Medical Marijuana: New Arizona Law and Study for U.S. Veterans with PTSD

On April 3, 2012, Arizona governor Jan Brewer signed into law a bill prohibiting the use of medical marijuana on the campuses of schools, colleges, and universities in the state. The new law is an example of the current backlash against medical marijuana that is taking place at both the state and federal level across the United States. While the bill was intended to regulate state medical marijuana patients, some administrators at the University of Arizona have suggested that the bill could also apply to federally regulated medical marijuana research. This could prevent MAPS from being able to conduct our FDA-approved study of marijuana for PTSD on the campus of the University of Arizona in Phoenix, where Principal Investigator Sue Sisley, M.D., is planning to conduct the study.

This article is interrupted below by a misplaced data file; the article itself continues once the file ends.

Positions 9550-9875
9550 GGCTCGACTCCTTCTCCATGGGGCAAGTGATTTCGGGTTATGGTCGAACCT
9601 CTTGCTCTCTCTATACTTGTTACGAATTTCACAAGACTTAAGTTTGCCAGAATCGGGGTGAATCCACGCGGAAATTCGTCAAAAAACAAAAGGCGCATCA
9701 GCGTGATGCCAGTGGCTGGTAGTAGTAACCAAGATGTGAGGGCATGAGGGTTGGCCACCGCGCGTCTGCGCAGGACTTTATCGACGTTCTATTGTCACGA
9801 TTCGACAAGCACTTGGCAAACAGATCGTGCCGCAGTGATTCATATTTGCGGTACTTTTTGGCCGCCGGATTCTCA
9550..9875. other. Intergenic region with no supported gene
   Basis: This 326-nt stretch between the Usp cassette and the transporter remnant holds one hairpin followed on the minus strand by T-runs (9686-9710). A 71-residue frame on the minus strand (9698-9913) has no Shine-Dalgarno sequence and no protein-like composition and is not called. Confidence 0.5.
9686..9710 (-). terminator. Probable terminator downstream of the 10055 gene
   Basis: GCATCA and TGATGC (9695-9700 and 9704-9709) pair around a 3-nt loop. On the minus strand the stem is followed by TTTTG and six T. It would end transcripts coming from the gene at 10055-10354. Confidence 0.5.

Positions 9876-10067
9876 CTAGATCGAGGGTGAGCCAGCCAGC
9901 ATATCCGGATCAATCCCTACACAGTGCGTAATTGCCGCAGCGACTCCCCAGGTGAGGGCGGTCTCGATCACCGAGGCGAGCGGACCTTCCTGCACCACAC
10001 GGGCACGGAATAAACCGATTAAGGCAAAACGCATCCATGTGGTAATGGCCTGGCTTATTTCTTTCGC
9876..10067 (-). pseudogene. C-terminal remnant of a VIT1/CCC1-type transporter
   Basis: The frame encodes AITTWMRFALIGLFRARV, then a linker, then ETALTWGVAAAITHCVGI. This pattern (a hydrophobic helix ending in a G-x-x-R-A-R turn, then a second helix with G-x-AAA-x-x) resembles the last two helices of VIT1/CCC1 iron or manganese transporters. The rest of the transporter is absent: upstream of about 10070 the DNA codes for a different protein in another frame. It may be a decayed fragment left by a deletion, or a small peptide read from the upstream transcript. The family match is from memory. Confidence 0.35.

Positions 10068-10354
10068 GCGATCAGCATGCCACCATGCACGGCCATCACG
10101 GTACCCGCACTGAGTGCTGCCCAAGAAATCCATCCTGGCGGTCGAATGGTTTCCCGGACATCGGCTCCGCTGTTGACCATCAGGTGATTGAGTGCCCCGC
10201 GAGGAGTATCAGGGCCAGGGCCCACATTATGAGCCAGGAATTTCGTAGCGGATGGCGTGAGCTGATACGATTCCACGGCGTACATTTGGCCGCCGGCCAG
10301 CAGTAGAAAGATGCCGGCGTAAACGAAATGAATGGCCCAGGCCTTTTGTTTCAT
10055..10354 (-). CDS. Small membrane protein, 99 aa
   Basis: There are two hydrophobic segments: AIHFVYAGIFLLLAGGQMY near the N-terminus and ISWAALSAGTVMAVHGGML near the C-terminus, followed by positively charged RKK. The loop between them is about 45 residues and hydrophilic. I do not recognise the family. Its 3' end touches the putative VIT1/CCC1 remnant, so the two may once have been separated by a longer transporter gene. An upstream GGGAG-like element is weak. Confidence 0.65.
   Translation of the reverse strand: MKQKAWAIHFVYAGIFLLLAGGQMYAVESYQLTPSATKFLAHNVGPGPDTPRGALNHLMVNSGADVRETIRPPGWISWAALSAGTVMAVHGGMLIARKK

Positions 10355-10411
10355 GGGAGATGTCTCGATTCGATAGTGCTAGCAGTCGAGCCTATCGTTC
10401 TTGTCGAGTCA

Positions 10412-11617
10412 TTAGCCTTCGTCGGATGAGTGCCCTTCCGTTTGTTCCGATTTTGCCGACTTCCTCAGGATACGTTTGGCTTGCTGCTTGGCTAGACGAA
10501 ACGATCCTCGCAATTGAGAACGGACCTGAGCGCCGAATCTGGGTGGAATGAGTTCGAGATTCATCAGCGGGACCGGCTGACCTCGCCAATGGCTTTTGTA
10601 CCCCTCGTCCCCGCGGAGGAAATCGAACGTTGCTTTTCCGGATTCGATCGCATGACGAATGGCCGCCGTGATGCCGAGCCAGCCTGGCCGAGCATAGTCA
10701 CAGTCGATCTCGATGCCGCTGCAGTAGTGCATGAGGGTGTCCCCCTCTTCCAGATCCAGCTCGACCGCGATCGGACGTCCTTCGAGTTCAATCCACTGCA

In the study protocol, we propose to explore the safety and effectiveness of smoked and/or vaporized marijuana in 50 U.S. veterans with chronic, treatment-resistant PTSD. We are now seeking clarification on the extent of the new law, which is on shaky legal ground if used to ban federally regulated research. Meanwhile NIDA, which has a monopoly on the supply of marijuana for use in FDA-regulated research, continues to block the study by refusing to sell us the marijuana required for the study.